Event Graphics Trends to Watch in 2016
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From big trade shows with hundreds of booths to small but critical meetings with big clients or the media, events of all shapes and sizes have one thing in common: the need for great graphics.
And what was “great” several years ago may not be what is trending at today’s best events. For example, social media has changed the way event attendees interact with event graphics. And the largest generation of consumers—millennials—are rewriting the rules for how companies interact with potential customers. In fact, the Event Industry 2015 Trend Report says that the best events of the future will “drench” attendees, saturating all five senses:
“The event…will drench attendees. It will make them feel they own the space and the content being presented. The role of technology will be crucial in facilitating this incredibly immersive experience,” says the report.
This all adds up to big changes in event graphics. Read on to learn what is trending and the products and designs that can help every business keep up.
Audience engagement is chief among the expectations of millennial consumers. Millennials want to feel like they are part of a conversation. And that conversation cannot be one-sided. They need to be given the option to have a voice.
The simplest way to help millennials take part in a conversation is through social media. Today’s event signage and banners often bear the event’s hashtag, so guests can follow the conversation and engage with other attendees. For example, Image360—Marina del Ray was recently hired to prepare the public spaces of the JW Marriott in advance of the prominent ESPY Awards. Because the hotel was located adjacent to the award ceremony location, ESPN—the producers of the ESPY Awards—wanted the hotel lobby branded with ESPY décor. And chief among the décor elements were vinyl-cut window decals of event hashtags.
Another innovative way to use social media to foster guest interaction at events is through a live stream Twitter wall. This is fairly simple to implement, thanks to programs like Tweetwally. The Twitter wall displays in real time what your event attendees are tweeting and has the effect of amplifying the person-to-person conversations that are happening throughout the event and giving them a public stage.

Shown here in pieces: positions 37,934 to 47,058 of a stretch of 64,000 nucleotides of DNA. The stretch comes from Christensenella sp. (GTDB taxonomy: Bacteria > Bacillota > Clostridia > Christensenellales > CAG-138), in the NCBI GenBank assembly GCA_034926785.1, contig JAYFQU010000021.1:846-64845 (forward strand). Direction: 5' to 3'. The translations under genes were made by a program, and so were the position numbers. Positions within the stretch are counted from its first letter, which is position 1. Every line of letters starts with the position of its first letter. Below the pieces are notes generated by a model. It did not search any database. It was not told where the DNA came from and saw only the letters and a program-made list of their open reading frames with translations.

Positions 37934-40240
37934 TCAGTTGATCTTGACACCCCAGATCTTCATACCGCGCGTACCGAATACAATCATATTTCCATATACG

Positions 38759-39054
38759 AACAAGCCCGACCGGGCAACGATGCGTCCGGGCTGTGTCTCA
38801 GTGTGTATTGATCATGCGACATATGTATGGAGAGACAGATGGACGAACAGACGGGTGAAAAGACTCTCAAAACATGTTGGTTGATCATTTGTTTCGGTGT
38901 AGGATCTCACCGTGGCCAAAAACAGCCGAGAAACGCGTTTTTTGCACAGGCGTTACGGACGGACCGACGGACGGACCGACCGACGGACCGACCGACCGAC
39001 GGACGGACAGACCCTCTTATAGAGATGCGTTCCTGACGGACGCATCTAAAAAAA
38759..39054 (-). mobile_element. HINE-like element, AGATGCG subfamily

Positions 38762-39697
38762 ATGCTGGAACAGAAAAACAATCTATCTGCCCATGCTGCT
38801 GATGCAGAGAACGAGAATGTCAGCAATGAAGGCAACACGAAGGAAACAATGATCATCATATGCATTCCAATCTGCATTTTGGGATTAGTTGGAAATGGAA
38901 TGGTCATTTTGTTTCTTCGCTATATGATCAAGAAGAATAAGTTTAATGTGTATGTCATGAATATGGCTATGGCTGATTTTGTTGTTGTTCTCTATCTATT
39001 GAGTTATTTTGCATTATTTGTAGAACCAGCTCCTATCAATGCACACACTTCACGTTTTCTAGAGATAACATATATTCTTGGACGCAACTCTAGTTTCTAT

Event graphics can also engage by delivering on another expectation of the millennial consumer: providing the “wow factor.” Image360 delivered this for JW Marriott by creating a two-story ESPY trophy banner as the focal point by the hotel’s grand staircase. Its scale and prominent placement made it a memorable element of the event’s suite of graphics.
The winds of what is fashionable for the design of event graphics are fickle. Whereas just 10 years ago, the mantra was “more is more,” today’s event graphic designers largely embrace simplicity and clean lines. But that does not mean that graphic designers are off the hook for packing their booths and event signage with plenty of information and clear brand identity.
For example, Image360—Boca Raton recently collaborated with PepsiCo. to create a 20’ x 20’ custom convention booth. The booth included many components: a bar area, display cases, places for guests to rest their drinks and several TV’s. But despite the booth’s complex requirements, the final product was eye-catching and utilized a simple design to ensure the space did not feel cluttered. Rather, the booth felt fresh, welcoming and current—very in line with Pepsi’s brand identity.
The abundance of new technologies available to event designers is as exciting as it is overwhelming.
For example, one game-changer that is relatively new on the scene of event graphics is projection mapping. This delivers an impressive “wow factor” by projecting images on any multidimensional form. Any object can become a display, creating dazzling, 3D effects.
QR codes were a cool gimmick a few years ago that have now made it to mainstream. By providing codes on all signage, event designers can deepen guests’ engagement with signage elements. Even something as straightforward as wayfinding signage becomes an interactive experience when it bears a QR code.
While it can be easy to get caught up in the latest technology, it’s important to remember it should enhance, not distract from, the guest’s experience. For example, when livestream Twitter walls first came on the scene, event designers displayed them behind or onstage with presenters. This had the effect of distracting attendees from the presenter’s message, rather than enhancing the presentation.
So how does the savvy event signage designer apply these trends—engagement, a clean design aesthetic and technology—to the signage products available? By remembering the Event Industry 2015 Trend Report’s catchword: “drench.” All signage solutions should combine to create an immersive experience that drenches each attendee’s five senses. And thanks to the extension that social media and web applications provides, the “drenching” can take place before, during and after the event.
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